Miyamoto Musashi – The Greatest Warrior Of Japan

In the 16th Century, Japan was a land wrought by the climactic conclusion of the centuries-old civil wars fought by the samurai. The samurai is an elite class of the society and they are warriors ruling their own local domains with a militarized point of reference. Much of their decisions, therefore, are bent on the…

In the 16th Century, Japan was a land wrought by the climactic conclusion of the centuries-old civil wars fought by the samurai. The samurai is an elite class of the society and they are warriors ruling their own local domains with a militarized point of reference. Much of their decisions, therefore, are bent on the intent of waging war. For centuries, many clans continue to fight their way towards the title of supreme dictatorship (Shogun) and as one clan emerged victorious, another would complain ruler somewhere within the land would destroy the harmonic government of the incumbent leader and, through war, seeks a way to usurp the title of supreme dictatorship. This has been the ultimate motivation for most people of the samurai class. Despite their fairly progressive civilization in Asia around those times, Japan was pretty much a barbaric place that observers violence an everyday reality. Of all the samurai men and women chronicled in Japan's history, none was as obscure and as fascinating as Miyamoto Musashi, the famed Sword Saint and the country's most beloved martial artist.

Miyamoto Musashi was born Shinmen Takezo of Harima Province. There have been many theories concerning the changing of his name as much as the detailed transformation of his life; and one of the most compelling and romantic versions are taken from Eiji Yoshikawa's novel. However, long before the name Miyamoto Musashi ever became known, it was first documented during his childhood that he defeated a fencing instructor and beaten the latter to death. That incident marked the first evidence of the martial arts genius in the making, a gift that will let his name end the test of time. As a teenager, Shinmen Takezo joined Japan's last civil war before the 19th Century known as The Battle of Sekigahara . He was a common foot soldier serving under the banner of the incumbent government that was about to be defeated by the more powerful usurper. They were the Tokugawa Clan, the family destined to rule Japan in peace and harmony for the next 300 years. Shinmen Takezo, whose invincibility with the sword, faces impossible odds when his entire army was being massacred and routed towards annihilation.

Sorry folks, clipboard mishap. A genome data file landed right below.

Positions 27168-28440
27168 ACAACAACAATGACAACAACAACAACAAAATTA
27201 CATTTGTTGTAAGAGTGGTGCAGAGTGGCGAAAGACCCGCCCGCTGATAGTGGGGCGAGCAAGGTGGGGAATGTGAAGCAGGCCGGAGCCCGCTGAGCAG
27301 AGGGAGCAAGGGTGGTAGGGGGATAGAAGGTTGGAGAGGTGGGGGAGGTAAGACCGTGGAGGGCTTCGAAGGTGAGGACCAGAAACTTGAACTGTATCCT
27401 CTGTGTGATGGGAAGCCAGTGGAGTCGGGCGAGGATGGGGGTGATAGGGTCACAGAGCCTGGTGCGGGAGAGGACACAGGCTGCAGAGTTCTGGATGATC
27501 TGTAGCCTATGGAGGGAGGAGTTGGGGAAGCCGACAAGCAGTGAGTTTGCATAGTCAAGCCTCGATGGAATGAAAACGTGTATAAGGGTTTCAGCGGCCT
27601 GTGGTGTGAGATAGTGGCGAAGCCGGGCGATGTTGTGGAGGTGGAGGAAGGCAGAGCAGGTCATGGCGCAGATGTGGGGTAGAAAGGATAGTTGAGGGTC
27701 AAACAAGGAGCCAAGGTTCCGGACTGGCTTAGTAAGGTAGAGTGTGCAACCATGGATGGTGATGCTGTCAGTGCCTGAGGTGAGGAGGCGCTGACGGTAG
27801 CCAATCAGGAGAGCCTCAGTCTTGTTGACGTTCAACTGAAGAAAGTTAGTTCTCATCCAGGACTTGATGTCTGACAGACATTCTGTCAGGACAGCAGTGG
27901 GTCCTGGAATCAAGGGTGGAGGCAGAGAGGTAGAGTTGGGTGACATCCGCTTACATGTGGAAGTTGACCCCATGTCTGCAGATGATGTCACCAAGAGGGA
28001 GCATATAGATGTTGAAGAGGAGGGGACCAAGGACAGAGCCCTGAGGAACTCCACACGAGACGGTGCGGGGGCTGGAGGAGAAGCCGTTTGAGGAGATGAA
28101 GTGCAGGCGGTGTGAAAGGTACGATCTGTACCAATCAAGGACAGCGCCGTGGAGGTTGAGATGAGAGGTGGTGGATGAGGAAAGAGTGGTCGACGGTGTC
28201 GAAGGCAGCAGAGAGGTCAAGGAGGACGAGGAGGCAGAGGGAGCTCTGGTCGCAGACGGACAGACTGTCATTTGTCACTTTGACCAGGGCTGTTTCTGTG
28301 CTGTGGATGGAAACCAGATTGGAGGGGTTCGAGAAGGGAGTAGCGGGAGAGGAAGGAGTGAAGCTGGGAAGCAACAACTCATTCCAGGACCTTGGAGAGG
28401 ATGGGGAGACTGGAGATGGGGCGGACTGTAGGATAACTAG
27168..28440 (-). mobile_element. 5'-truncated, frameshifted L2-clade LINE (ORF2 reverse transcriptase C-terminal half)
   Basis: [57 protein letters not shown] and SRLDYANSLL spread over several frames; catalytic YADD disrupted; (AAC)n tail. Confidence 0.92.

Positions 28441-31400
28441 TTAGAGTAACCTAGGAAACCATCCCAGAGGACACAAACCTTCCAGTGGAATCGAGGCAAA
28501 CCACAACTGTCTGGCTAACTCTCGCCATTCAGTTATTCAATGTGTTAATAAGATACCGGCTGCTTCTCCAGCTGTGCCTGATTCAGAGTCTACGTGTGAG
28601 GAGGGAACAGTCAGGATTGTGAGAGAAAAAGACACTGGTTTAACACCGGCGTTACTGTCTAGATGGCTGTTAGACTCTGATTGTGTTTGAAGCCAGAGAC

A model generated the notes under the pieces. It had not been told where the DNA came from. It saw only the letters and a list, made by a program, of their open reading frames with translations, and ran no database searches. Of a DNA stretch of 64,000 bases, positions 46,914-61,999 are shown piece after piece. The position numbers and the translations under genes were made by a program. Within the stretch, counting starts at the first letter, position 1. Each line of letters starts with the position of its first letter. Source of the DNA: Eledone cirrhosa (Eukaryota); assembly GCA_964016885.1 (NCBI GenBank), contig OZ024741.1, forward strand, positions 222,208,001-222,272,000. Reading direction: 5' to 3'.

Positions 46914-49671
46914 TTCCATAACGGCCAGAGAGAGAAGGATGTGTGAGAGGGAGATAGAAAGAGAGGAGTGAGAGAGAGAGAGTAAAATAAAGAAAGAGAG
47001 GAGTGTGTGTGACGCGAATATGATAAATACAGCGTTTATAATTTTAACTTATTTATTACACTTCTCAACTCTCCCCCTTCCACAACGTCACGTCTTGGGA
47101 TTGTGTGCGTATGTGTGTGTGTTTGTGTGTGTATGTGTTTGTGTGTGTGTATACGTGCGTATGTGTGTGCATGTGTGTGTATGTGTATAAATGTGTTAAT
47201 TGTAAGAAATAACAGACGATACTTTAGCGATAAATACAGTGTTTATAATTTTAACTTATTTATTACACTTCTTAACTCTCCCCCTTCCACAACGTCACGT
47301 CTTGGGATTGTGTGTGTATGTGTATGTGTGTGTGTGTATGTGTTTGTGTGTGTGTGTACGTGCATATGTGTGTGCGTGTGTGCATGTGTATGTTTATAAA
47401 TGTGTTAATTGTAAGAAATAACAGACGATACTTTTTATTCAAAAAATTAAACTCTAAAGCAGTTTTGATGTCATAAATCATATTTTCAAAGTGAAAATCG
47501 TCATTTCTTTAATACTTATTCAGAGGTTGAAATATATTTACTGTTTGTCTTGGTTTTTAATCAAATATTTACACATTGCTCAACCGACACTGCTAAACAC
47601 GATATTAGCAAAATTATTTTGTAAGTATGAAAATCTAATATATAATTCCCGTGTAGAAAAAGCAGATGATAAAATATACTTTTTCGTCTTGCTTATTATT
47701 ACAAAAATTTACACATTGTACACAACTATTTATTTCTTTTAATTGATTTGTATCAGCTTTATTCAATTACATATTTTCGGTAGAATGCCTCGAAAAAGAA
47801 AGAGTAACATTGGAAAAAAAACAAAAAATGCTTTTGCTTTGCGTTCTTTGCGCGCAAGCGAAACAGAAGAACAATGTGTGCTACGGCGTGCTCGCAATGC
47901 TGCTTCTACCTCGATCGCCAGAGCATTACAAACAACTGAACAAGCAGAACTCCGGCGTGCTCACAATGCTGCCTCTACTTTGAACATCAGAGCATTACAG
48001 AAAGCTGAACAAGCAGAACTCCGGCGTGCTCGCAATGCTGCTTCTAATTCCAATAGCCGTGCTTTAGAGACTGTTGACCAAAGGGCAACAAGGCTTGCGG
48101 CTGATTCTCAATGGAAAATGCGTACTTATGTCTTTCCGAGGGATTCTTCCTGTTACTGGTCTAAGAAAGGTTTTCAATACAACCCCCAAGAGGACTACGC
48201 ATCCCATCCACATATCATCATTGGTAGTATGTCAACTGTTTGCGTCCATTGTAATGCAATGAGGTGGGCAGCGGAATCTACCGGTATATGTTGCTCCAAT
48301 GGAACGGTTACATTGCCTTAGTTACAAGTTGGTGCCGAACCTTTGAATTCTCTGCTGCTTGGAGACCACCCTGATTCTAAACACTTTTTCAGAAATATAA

It was believed that by the end of the war Shinmen Takezo lived for near a decade in the wilderness, far from civilization where his notoriety was noticed. Taking a warrior out of the war was one thing, because as long as there is war, there is a reason for his existence. But taking the war out of the warrior is an entirely different story. Shinmen knows that in these times of peace; he will be forced to live in the world where his skill with the sword, the one gift he ever had, will be deemed meaningless. That is something he could never live with. He was destined for obscurity for he has forfeited his hopes for fame and glory along with his samurai by defeat in war. For nearly a decade, he spent all day perfecting his skills, pausing only to eat and sleep. By the time he decided to get out of the wilderness and return to civilization, he appeared in the public more of a half-beast than a man. He was unkempt near to a point of disfigurement where no person would find him respectable at first glance. In those times he challenged the famous Yoshioka Fencing School in Kyoto and eventually defeated the two brothers, grand masters who carried the school's family tradition. In these times, he was already known as Miyamoto Musashi.

Musashi gained a cataclysmic degree of attention after defeating the most prestigious martial arts school in Japan. In these times every martial artist wanted a piece of him, seeking to destroy him. He has become a pedal of ultimate glory for all martial artists but as the times progress, his name has become as much as dreadful as his repugnant appearance. He has won over sixty duels with his unusual two-sword style called Nitten Ichi Ryu .

Sometimes he was challenged by another very powerful swordsman named Kojiro Sasaki. Unlike Musashi, Kojiro represents what a samurai bought to be apart from being very skillful with the sword. Kojiro is as flamboyant as any nobleman and was reputedly handsome, probably the Brad Pitt of his society wherein every woman would swoon over the sight of him. He was everything a man might have aspired and emulated. But all of that changed when Miyamoto Musashi defeated him in their epic clash. Kojiro died, along with the stereotypes of what a samurai and martial artist bought to be. Musashi's duel with Kojiro marked the end of his career in death match duels. It opened a new chapter in his life where students bought to learn his fighting techniques, which under his supervision, was then adopted to them by his adopted son Iori. He devoted the rest of his life writing his famous martial arts manual, The Book of Five Rings . It is the culmination of all his methods and lifetime of learning where his philosophies were derived.

What made Miyamoto Musashi an iconic figure was that he changed Japan's perception of what a martial artist is. He was everything people never expected. He neither has political power, wealth, nor an army under his command. He is just but one man, with a skill of a thousand swordsman. For that, his name is as much an immortal in history as the rest of the Tokugawa dynasty and he has outlived everyone else in Japan. Like Achilles that dwarfed Agamemnon's reputation in the latter's era during the Trojan War; Miyamoto Musashi's name overshadows Tokugawa in the same way, ending and more fascinating especially in these contemporary times.